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Old 11-06-09, 08:49 PM   #1
hybridbkrdr
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Question frame for hybrid?

Does it take a road, touring or cyclocross frameset?

I'm looking for the IMPOSSIBLE! What do I mean? I mean I want a bicycle with a comfortable upright position, thumb shifters, adjustable stem, chainguard, mudguards, backrack, 52T to 11T gearing (yes, lots of long stretches of downhills here), no suspension, plastic pedals and 700x47mm tires (with rims with 21mm inner width and schrader vavle).

I've looked at all kinds of sites. The Kona Smoke is kind of close, but I need to modify it to get what I want.
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Old 11-06-09, 09:04 PM   #2
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build yourself up a Surly Crosscheck with a flat bar. or a Bianchi Axis, or most cyclocross bikes.
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Old 11-06-09, 09:32 PM   #3
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I'm not sure what the maximum tire size is, or if you're willing to go with an IGH, but the Jamis Commuter 4 with its 18t sprocket gives the effective range of an 11-34t 8speed cassette, you'd need to change up the chainring to a 52T to match your requirements...

Not sure about the stem type on the tubes, but adjustable stem is there, flat pedals (I'm not a fan of plastic, but I get why you'd want them, as they are less likely to cut you if your feet slip off, but there are alloy pedals that work well in their place and have a much longer lifespan and better bearings)
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Old 11-07-09, 03:01 AM   #4
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I have a Niner Sir 9 set up as a hybrid with Big Apple tires. A 29er and no need for suspension since the tires provide them. Its a good all around ride.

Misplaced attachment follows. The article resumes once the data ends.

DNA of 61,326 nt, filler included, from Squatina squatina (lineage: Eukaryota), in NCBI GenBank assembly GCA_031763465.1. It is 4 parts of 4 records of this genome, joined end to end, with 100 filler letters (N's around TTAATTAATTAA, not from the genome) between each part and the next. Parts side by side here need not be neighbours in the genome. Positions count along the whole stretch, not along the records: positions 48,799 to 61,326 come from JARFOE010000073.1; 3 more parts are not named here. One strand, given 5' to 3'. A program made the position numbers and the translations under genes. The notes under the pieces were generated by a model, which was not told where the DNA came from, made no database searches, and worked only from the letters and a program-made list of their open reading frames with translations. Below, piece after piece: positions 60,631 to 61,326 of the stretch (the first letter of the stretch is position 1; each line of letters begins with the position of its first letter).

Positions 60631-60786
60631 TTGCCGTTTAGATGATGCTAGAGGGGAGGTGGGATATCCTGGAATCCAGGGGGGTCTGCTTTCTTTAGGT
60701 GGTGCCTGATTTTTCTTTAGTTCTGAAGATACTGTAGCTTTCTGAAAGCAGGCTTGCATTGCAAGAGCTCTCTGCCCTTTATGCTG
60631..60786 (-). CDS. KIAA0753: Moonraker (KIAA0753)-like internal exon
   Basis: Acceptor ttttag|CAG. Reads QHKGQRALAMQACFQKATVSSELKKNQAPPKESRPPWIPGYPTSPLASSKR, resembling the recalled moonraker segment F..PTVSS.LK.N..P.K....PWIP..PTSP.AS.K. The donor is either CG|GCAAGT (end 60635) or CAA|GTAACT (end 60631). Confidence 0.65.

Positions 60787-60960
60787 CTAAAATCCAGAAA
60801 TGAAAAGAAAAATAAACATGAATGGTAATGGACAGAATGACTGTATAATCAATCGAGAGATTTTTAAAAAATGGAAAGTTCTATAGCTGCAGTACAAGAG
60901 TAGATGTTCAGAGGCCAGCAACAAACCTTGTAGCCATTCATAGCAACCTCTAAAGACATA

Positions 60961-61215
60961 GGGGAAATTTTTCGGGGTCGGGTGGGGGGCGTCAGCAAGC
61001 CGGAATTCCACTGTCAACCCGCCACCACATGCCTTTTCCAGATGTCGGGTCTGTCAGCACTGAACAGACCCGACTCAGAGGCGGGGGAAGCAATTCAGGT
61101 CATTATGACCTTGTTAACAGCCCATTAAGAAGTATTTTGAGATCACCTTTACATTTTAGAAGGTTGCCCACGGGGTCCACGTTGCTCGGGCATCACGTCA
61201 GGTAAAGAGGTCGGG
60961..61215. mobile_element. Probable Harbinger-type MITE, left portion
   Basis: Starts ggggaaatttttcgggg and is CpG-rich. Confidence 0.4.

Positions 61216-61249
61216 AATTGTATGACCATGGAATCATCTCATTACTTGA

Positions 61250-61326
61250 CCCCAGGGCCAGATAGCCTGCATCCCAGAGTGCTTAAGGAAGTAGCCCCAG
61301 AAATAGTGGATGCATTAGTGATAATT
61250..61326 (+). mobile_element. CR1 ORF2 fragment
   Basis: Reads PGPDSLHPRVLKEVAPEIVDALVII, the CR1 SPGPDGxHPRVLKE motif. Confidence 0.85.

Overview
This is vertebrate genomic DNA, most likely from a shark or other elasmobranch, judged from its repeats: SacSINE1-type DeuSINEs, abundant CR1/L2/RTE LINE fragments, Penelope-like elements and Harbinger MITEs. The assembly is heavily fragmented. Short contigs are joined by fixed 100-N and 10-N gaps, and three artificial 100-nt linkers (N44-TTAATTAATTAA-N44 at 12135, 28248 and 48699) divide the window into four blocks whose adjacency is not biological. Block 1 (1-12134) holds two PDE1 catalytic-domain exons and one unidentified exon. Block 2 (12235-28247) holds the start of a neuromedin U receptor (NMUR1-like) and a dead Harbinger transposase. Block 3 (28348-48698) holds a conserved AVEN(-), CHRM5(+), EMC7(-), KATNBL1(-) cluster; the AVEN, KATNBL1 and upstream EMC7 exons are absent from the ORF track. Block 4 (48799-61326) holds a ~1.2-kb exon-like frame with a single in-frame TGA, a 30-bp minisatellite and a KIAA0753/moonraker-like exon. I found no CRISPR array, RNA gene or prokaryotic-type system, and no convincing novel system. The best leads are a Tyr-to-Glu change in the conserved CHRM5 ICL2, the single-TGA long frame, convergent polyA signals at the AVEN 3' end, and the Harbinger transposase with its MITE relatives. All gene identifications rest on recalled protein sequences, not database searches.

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Old 11-07-09, 06:31 AM   #5
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Originally Posted by nahh View Post
build yourself up a Surly Crosscheck with a flat bar. or a Bianchi Axis, or most cyclocross bikes.
The 47mm tyre requirement might be a bit of a stretch for most cyclocross bikes - the UCI maximum is 35mm. Most bikes go somewhat beyond this, but you'd have to check carefully.

Anyway, I'd agree with NormanF that a 29er MTB would be the best match - they have more clearance usually than crossers. Or indeed a 26" wheel hardtail MTB. You should never be put off by the gearing a bike comes with as stock - changing a cassette or chain rings is easy, and you should be able to get the bike store to refund the cost of the hardware the bike came with. An even better option might be to order something like a Karate Monkey and have it built up with a Nexus internal gear hub instead of derailers, choosing a suitable single front ring to get the gearing you want. Much less maintenance that way. This shop is legendary - they'd do a great job of advising you and building the bike:

http://www.sheldonbrown.com/harris/s...te-monkey.html

As for "must have plastic pedals" - for goodness sake, don't you know how to use a spanner? Pedals aren't welded on! And a bike shop will fit any bike with schrader or presta tubes as you wish, if you're incapable of changing a tube yourself. Really: relax. Bikes are just collections of parts attached to a frame - you or your shop can do almost anything you want.

Last edited by meanwhile; 11-07-09 at 06:37 AM.
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Old 11-07-09, 07:31 AM   #6
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I built up a flat-bar Fargo. It'll handle any width of 29er tire on the market -- 47mm will be no problem. It's also got all the mounting options you'll need for fenders and racks. I don't run plastic pedals per se, but I do run "flats".
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Old 11-08-09, 02:25 AM   #7
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I built up a flat-bar Fargo. It'll handle any width of 29er tire on the market -- 47mm will be no problem. It's also got all the mounting options you'll need for fenders and racks. I don't run plastic pedals per se, but I do run "flats".
Do you mean the Salsa Fargo? Has anyone tried the Soma Saga Touring frameset?
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Old 11-08-09, 08:19 AM   #8
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Do you mean the Salsa Fargo?
Yes. Right now I've got it built up w/flat bars.
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Old 11-08-09, 10:21 AM   #9
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The Schwinn Super Sport DBX. Comes with drop bars but you can swap them out to make a comfortable hybrid commuter. Fenders are optional and it will accept up to 700X35 tires. You'd have to modify it to get triple gearing and wider tires but no biggie.
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